If I look at things in a map, it’s very difficult to understand the advanced functions in DAX.
I recommend placing information and data into tables because this helps us understand how things are calculated.
In this case, I’m filtering every single context for a City called Kendale Lakes. Then, I’m going to work out if its Sales versus Last Year Percentage Growth is within one of the ranges in the Budget Groups table.
If it is, the table will display its Performance Group. For this example, it’s Ok Performance. I can also see the Best Performers along with their Total Sales.
In the map, there’s a breakdown of the Best and Worst Performers versus the Budget.
I can dynamically drill into each Performance, identify where the clusters are, and why they are occurring.
For this chart in the dashboard, there’s the percentage difference for each City Name:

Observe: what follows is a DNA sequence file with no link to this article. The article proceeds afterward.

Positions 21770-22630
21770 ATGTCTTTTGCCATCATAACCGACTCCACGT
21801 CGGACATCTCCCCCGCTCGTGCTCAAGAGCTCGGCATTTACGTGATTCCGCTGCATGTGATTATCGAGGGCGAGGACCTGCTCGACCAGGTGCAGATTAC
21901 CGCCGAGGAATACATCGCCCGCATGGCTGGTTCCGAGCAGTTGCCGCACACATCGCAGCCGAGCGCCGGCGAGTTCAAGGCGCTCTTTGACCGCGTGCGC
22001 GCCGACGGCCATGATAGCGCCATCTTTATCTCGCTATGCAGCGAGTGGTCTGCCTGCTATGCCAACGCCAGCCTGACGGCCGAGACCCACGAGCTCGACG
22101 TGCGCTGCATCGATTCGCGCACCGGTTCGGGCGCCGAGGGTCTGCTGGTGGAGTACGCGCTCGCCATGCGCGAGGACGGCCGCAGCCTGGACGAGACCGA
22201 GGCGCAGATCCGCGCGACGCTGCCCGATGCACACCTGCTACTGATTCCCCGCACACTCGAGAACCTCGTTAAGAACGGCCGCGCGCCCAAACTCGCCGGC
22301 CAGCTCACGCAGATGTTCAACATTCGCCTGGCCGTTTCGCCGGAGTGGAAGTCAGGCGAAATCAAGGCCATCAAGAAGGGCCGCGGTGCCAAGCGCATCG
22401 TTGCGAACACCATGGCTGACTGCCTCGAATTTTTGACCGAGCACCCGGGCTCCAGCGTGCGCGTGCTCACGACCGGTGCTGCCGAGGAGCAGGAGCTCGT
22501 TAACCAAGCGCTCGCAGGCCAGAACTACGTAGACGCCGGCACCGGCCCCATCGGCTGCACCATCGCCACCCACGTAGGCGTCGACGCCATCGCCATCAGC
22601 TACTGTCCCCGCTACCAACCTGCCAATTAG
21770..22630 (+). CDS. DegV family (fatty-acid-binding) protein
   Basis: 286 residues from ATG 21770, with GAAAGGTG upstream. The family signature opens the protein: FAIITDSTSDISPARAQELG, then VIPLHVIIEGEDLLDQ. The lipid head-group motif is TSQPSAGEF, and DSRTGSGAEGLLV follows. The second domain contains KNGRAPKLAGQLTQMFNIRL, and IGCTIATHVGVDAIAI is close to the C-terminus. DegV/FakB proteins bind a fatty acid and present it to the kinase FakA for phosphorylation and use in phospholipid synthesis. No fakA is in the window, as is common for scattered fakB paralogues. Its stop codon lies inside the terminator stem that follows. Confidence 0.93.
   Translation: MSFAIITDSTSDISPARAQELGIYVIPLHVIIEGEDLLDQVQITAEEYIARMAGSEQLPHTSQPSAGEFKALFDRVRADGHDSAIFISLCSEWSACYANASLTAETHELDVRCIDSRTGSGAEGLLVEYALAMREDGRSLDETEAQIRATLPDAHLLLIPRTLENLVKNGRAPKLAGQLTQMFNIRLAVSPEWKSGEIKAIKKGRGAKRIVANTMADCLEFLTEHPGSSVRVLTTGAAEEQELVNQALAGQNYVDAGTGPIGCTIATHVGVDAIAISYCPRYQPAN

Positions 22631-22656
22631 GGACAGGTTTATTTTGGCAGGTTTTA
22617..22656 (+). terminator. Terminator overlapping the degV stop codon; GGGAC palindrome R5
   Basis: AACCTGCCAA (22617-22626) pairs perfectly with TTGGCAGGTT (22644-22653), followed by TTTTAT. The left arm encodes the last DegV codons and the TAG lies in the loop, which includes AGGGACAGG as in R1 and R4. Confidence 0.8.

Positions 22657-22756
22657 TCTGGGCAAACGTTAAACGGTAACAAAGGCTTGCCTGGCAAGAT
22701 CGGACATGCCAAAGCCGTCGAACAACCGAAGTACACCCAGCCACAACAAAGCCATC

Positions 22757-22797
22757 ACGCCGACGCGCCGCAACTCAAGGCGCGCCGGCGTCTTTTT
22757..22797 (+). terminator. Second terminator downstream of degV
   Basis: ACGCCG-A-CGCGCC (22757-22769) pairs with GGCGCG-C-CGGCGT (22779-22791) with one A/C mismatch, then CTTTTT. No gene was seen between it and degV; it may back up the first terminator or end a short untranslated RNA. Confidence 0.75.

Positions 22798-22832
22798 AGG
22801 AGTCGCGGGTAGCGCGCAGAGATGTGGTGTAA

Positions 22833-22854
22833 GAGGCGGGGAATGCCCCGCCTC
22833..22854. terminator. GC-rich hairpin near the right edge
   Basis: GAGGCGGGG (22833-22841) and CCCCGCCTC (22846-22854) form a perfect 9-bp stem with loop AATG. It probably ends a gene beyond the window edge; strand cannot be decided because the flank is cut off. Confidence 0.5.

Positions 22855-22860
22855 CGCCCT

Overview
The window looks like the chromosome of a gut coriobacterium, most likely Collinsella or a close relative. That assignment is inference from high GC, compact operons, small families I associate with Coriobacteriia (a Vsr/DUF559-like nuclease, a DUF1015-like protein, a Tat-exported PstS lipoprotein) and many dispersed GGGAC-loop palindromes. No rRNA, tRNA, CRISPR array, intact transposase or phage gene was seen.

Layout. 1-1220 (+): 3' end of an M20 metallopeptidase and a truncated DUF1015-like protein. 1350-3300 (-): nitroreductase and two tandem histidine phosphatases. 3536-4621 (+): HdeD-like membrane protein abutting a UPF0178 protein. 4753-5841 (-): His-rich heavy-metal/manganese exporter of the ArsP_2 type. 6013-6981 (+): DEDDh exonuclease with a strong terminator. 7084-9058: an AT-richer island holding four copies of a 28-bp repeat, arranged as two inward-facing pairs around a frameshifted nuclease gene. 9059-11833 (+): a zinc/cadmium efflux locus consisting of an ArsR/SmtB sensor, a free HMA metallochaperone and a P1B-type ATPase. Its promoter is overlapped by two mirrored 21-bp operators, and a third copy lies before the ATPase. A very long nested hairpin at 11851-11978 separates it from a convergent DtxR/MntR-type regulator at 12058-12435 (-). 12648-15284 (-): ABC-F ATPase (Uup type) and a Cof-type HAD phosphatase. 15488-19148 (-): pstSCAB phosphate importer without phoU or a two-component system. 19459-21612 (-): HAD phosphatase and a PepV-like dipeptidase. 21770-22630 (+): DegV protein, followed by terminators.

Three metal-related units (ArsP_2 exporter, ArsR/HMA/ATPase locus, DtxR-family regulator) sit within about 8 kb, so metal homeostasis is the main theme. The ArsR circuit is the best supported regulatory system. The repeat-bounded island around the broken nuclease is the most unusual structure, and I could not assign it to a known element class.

I can dynamically change this chart and make it show the Best Performers.
You can also see the Budget Group % Difference. This is the Percentage Difference between the Current and Last Year Sales. Since these are all the best performers, their percentages are all above 40%. There’s also the Total Sales and Difference between Performance and Budget.
By exploring this model, many interesting things can be discovered in Power BI. We can get very valuable financial information from our data using insights we have derived from our DAX calculations.
Learning advanced DAX formulas will help you achieve great results, especially when they’re combined with segmentation and grouping techniques in Power BI.
I hope you have learned a lot from this tutorial.
All the best,
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***** Related Links *****
Use DAX To Segment & Group Data In Power BI
Power BI Customer Segmentation: Showcasing Group Movement Through Time
Data Segmentation Based On Percentage Groups – Advanced DAX In Power BI
***** Related Support Forum Posts *****
Adding A Column Based On State
Grouping By Monthly Sales Frequency
Customers Growing And Declining By ABC Classification
For more grouping based on performance support queries to review see here….